Animal and dog bites
Dog bites can be very violent, and fractures and other tissue injuries can occur, especially in young children. Dog bite injuries in children often occur on the head and neck, and deaths are known. These usually result from injury to the large blood vessels in the neck. Cats, on the other hand, usually do not bite unless provoked. Animals have many germs in their mouth that can cause disease in humans. The germs exist in the animals' saliva, and it is important to realize that a lick can also transmit the disease. Also, animals frequently lick their claws, so a scratch may be as bad as a bite.
The most dangerous infection transmitted by animal bites is rabies. This is a viral infection and is 100% fatal. There is no cure, no treatment, and is spread through the saliva of an infected animal. It may be prevented by vaccinating the bitten person immediately after the bite, and all pets should be vaccinated against rabies according to state regulations. An animal that bites without provocation should be suspected for rabies. Anyone that is bitten by an animal whose rabies status is unknown should go to the hospital for medical attention as soon as possible. Animal control should be notified right away so that they can seize the animal in case a rabies test is necessary.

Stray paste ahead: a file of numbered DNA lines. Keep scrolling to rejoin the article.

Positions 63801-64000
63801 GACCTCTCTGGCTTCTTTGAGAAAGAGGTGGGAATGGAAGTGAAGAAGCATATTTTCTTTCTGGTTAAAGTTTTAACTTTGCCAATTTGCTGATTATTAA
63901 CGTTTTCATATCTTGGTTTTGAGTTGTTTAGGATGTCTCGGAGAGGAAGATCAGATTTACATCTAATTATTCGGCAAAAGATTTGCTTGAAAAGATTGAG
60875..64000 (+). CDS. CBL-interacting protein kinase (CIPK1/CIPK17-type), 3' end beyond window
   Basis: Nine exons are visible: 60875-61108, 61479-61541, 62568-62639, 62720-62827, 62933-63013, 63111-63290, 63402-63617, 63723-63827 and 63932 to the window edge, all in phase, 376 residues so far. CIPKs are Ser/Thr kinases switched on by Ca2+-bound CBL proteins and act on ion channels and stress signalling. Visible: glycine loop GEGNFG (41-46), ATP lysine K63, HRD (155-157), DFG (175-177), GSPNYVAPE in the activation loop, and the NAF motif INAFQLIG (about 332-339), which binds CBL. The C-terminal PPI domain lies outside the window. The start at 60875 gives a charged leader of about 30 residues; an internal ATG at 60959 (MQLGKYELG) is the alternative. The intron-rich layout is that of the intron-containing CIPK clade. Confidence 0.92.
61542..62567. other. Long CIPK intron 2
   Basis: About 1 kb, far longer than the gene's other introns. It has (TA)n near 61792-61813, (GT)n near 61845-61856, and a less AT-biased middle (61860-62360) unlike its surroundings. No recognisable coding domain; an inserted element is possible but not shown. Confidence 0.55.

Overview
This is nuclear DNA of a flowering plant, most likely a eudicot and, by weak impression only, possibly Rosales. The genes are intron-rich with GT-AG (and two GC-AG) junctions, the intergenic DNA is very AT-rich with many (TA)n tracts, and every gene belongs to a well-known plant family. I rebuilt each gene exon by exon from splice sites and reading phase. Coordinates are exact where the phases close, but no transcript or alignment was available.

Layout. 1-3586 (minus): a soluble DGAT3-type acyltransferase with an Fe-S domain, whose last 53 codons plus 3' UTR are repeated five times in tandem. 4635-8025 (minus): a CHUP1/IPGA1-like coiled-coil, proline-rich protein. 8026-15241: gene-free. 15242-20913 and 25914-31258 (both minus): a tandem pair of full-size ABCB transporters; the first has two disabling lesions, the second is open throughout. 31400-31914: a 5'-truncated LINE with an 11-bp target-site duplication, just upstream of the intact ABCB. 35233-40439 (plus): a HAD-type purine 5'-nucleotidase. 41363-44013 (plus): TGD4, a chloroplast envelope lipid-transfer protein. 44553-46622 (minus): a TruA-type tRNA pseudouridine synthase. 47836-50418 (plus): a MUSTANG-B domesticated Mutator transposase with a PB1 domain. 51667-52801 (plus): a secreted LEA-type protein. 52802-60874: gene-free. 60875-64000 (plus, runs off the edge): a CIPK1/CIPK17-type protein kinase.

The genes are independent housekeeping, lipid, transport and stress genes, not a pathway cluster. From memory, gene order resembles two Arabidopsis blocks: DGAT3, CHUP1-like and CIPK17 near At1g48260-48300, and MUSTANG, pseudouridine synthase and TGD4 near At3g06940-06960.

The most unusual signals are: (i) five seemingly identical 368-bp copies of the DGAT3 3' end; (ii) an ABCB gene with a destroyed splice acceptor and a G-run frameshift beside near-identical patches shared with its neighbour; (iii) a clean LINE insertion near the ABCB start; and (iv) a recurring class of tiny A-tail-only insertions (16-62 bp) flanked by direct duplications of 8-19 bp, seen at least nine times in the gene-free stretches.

The most common infection transmitted by animal bites is Pasteurella multocida. This germ exists in the mouth of healthy animals like cats and dogs and can cause infections at the site of a bite. Rarely, it has been known to cause serious infections like meningitis. Most commonly, animal bites will result in redness, pain, and swelling around the wound, pus and abscess formation, redness of the involved lymph vessels (lymphangitis), and fever. Apart from P. multocida, other germs involved may be Pasteurella canis, Pasteurella septica, streptococci, staphylococci, moraxella, and neisseria. Cat bites can also transmit Cat Scratch disease.